POSIX documentation for pattern matching said that:
An ordinary character is a pattern that shall match itself. It can be any character in the supported character set except for NUL, those special shell characters in Quoting that require quoting, and the following three special pattern characters. Matching shall be based on the bit pattern used for encoding the character, not on the graphic representation of the character. If any character (ordinary, shell special, or pattern special) is quoted, that pattern shall match the character itself. The shell special characters always require quoting.
As I understand, the pattern
["!"a] will match any of
a. That's also the behavior in most shells I tried, except
$ for shell in /bin/*[^c]sh; do printf '=%-17s=\n' "$shell" "$shell" -c 'case a in ["!"a]) echo 1;; esac' done =/bin/ash = 1 =/bin/bash = 1 =/bin/dash = 1 =/bin/heirloom-sh = 1 =/bin/ksh = =/bin/lksh = 1 =/bin/mksh = 1 =/bin/pdksh = 1 =/bin/posh = 1 =/bin/schily-osh = 1 =/bin/schily-sh = 1 =/bin/yash = 1 =/bin/zsh =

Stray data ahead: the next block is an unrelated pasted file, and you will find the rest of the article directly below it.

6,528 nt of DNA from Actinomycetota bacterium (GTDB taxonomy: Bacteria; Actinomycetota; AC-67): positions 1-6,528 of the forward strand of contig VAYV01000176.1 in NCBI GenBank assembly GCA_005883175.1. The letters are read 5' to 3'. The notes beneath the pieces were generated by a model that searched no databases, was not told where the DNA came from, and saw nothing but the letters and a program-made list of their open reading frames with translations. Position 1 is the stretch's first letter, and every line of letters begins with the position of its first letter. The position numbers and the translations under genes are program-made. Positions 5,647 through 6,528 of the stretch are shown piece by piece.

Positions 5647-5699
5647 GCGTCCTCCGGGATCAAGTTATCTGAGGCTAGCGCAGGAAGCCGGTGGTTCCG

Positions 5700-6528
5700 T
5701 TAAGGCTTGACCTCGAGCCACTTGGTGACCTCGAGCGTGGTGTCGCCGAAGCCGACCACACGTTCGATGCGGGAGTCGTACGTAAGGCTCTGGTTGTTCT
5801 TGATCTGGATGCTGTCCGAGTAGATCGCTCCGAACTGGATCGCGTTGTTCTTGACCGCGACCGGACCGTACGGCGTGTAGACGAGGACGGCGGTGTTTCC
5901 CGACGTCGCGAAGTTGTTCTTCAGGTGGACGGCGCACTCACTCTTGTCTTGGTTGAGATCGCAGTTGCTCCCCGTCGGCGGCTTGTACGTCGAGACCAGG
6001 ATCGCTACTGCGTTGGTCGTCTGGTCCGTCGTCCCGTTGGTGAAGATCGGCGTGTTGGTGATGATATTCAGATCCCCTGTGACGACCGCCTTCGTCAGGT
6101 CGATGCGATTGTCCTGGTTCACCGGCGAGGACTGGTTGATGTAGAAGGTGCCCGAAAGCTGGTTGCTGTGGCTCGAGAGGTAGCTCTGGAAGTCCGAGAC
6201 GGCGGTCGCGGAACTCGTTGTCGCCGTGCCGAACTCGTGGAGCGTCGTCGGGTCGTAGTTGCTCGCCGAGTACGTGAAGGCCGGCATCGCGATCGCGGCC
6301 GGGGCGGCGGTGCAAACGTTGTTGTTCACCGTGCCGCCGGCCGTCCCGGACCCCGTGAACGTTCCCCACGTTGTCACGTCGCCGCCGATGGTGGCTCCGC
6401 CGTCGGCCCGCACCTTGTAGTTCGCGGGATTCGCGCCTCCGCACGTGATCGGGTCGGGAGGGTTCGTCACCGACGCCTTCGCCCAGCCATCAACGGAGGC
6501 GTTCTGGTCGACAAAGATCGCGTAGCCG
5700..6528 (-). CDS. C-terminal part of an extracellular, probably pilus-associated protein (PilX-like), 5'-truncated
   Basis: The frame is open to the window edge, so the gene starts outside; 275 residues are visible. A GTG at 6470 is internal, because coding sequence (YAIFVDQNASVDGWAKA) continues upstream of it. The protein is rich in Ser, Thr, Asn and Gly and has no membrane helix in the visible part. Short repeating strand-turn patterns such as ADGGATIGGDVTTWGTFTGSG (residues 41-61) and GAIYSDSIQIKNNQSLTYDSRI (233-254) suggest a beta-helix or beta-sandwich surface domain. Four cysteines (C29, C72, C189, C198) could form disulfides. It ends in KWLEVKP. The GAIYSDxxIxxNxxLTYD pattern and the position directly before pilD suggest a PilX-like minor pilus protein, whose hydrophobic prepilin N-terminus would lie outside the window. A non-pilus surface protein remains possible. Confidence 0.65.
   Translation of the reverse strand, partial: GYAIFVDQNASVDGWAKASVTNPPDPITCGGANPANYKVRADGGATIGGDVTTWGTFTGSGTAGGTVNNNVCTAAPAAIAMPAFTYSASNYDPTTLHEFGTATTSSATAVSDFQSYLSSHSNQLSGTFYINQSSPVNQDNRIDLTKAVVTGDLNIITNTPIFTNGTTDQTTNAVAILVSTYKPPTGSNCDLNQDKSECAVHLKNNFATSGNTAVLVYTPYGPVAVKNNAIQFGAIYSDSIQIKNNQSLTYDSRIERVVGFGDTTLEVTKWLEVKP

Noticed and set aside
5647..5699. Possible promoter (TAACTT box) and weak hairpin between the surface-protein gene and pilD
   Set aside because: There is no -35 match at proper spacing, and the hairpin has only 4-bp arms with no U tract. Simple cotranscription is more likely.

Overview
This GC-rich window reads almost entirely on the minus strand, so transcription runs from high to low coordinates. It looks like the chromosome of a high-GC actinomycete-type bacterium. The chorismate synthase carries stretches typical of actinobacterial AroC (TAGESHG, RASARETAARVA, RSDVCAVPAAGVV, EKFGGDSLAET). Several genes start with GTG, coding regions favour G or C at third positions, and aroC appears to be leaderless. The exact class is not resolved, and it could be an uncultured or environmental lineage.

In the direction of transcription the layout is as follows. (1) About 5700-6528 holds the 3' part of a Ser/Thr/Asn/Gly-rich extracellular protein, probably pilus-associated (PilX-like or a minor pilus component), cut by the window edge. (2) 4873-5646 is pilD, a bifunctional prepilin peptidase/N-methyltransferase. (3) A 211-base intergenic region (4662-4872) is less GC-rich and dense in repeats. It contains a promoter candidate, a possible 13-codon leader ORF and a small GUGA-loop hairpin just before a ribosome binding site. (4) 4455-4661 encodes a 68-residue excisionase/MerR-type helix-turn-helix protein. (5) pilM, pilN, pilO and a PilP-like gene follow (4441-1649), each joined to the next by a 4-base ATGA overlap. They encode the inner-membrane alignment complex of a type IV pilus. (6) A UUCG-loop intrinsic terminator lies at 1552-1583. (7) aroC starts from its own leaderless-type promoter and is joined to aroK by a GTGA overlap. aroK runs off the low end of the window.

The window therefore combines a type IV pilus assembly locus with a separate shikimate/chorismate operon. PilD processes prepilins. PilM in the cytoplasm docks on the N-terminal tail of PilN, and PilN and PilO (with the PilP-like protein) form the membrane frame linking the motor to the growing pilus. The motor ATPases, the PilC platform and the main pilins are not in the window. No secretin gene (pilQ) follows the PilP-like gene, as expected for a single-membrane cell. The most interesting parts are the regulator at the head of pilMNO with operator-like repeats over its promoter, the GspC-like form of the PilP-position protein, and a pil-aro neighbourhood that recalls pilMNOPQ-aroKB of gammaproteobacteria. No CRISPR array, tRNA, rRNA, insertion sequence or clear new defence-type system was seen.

ksh93 seem to treat
["!"a] the same as
[!a], which match any character except
$ for shell in ksh93 zsh; do printf '=%-6s=\n' "$shell" "$shell" -c 'case b in ["!"a]) echo 1;; esac' done =ksh93 = 1 =zsh = 1
Is there any reason (historical, development, ...) for
ksh93 behave like that?
zsh does the same thing in both
busybox sh, Solaris
/usr/xpg4/bin/sh and FreeBSD
sh also behave like POSIX documentation.
ksh88 also behave like most other shells, the behavior changed between
$ ksh88 -c 'case a in ["!a"]) echo yes; esac' yes $ ksh88 -c 'case b in ["a-c"]) echo yes; esac' $